The five steps of emotional investing and how to avoid them

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It would be just too easy to think that emotional trading mostly happens in times of high volatility, such as a pandemic.


But the risk of incurring bad investing habits is nothing out of the ordinary, experts warn.


According to an analysis carried out by IG, fear, greed, hope, frustration and boredom are the main drivers in a trader’s performance.


When fearful, investors may keep their impulsivity in check but can also miss out on opportunities.


“One way to limit the effects of fear is by approaching every trade with a plan, and by placing stops to reduce any losses and limits to lock in profits,” experts say.


“If you have carried out sufficient technical and fundamental analysis before you open a position, and if your stop or limit is placed at the correct level, you should be confident in the fact that you have done everything in your power to prevent unnecessary losses.”


Greed, instead, is the impulse to act in irrational ways while seeking excessive gains, pushing traders to act beyond their means.


In this case, it’s important to implement risk management strategies to avoid overexposure to the market.


For instance, the risk-to-reward ratio compares the potential loss to the potential gain for each trade opened. If a GBP300 trade can realise a GBP600 profit, the risk-to-reward ratio would be 1:2, so the potential gain is twice the potential loss.


Hope is often a feeling of expectation and is often linked to optimism, confidence or experience, but when it’s not balanced it can lead to hold onto an investment in the expectation it will turn profitable.


“One way you can prevent hope from impacting your decisions is to set out a number of goals – possibly in a trading log or diary – for your time on the markets. By setting goals, you know exactly what you should be hoping for from your trading, which means that you could be less inclined to let losses run out of frustration,” says IG.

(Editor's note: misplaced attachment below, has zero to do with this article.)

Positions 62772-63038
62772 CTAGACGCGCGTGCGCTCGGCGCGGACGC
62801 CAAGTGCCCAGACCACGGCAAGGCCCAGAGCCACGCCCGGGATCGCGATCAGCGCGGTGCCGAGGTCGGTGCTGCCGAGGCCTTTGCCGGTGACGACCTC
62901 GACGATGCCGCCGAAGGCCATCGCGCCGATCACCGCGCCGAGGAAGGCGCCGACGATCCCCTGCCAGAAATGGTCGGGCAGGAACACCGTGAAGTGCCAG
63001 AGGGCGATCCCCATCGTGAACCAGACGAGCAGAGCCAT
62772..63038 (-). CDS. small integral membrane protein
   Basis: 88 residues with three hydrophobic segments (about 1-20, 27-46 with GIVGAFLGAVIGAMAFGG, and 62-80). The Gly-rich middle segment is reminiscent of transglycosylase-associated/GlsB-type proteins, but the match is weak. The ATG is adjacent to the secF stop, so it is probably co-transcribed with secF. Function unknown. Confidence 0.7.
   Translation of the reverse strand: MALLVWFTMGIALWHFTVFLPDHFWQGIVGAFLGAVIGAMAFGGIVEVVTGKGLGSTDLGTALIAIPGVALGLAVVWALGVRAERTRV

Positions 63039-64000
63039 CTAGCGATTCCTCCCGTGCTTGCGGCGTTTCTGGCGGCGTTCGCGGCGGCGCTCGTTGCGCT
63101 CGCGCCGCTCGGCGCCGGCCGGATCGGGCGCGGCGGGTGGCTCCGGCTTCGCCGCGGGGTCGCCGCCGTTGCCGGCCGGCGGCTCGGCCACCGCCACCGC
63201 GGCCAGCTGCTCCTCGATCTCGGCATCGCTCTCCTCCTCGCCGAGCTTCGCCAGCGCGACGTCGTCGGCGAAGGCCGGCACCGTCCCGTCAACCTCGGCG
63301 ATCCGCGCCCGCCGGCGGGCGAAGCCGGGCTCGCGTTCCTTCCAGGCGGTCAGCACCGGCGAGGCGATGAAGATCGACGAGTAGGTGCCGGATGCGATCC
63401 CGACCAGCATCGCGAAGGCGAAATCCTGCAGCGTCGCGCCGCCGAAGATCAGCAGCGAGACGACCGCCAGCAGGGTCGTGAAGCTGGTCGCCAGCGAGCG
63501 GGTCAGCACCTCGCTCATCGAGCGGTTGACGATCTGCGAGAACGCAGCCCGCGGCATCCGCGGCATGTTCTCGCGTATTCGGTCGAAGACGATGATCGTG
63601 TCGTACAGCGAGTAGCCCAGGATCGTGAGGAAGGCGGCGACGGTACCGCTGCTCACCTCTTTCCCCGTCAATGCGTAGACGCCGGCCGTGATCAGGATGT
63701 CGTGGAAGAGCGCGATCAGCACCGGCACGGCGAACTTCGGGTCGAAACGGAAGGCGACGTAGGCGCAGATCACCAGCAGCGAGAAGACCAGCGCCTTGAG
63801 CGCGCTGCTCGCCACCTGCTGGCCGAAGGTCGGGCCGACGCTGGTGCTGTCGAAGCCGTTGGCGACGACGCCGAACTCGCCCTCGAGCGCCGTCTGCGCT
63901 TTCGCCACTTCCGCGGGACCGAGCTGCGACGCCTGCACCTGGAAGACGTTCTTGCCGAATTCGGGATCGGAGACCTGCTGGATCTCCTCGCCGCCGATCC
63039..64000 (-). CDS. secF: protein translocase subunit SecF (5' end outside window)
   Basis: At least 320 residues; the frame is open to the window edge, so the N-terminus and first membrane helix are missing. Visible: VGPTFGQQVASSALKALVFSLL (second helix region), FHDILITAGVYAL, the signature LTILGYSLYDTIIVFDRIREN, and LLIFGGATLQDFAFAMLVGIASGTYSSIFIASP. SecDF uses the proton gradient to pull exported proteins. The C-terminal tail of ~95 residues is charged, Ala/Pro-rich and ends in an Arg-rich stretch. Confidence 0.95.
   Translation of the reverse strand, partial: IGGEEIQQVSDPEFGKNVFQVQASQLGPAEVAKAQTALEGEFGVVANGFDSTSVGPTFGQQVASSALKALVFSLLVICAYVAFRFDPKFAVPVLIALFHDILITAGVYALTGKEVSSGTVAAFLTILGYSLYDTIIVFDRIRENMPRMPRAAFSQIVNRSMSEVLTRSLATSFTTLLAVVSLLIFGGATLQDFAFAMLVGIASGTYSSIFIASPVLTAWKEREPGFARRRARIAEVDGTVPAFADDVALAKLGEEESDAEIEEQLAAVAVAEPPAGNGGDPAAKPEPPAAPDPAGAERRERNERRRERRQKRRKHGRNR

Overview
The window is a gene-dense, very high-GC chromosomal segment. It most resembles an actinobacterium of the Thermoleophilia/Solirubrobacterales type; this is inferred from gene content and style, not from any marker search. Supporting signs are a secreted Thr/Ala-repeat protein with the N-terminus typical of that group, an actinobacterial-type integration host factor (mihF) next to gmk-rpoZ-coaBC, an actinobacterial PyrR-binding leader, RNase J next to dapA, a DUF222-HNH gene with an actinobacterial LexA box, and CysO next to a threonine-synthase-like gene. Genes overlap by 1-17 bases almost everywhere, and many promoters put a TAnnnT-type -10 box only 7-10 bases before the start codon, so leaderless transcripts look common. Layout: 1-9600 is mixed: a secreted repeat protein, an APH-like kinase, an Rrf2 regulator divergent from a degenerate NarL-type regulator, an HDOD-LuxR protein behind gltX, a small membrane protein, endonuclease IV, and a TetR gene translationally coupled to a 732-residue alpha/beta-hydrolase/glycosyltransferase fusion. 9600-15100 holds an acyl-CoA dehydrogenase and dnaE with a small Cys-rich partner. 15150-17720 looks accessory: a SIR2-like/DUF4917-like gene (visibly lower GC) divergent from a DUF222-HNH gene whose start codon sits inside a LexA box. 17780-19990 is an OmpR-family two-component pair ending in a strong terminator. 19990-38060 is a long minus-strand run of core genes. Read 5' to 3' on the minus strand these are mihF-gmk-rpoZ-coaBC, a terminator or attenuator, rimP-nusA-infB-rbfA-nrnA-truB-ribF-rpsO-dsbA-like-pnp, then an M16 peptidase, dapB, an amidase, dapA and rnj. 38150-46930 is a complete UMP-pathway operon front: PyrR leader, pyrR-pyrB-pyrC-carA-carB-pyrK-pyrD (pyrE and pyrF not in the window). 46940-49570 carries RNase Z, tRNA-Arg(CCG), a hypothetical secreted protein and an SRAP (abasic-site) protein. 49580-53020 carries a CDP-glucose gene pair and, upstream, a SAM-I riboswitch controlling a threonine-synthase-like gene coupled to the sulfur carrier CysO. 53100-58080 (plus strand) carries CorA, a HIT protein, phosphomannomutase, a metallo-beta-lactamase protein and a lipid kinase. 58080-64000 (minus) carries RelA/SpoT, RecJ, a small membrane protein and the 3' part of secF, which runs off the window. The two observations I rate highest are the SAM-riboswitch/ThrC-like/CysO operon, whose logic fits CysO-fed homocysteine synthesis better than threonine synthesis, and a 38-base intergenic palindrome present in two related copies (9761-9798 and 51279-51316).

“Equally, a set of goals can help to manage expectations, so you could be more inclined to be happy with what you have earned. This could prevent greed getting the better of you and stop you from opening new trades in the hope of earning more.”


Hope can turn into frustration when the market hasn’t behaved as desired. The only solution is acceptance: every trader will suffer losses at some point, but they can be limited by attaching stops and limits to trades.


These tools will take the decision out of the investors’ hands, preventing them to sell or buy out of frustration or hope.


Finally, boredom is the tendency for traders to get fed up with the financial markets and feel that their routines have become monotonous. It can lead to excessive risk-taking in the pursuit of excitement.


Bored investors could open demo accounts on their platforms, so they can test new methods and learn from mistakes made in a risk-free environment.


If you feel fearful, greedy, hopeful, frustrated and bored, you may have to think twice before hitting the ‘buy’ or ‘sell’ buttons.

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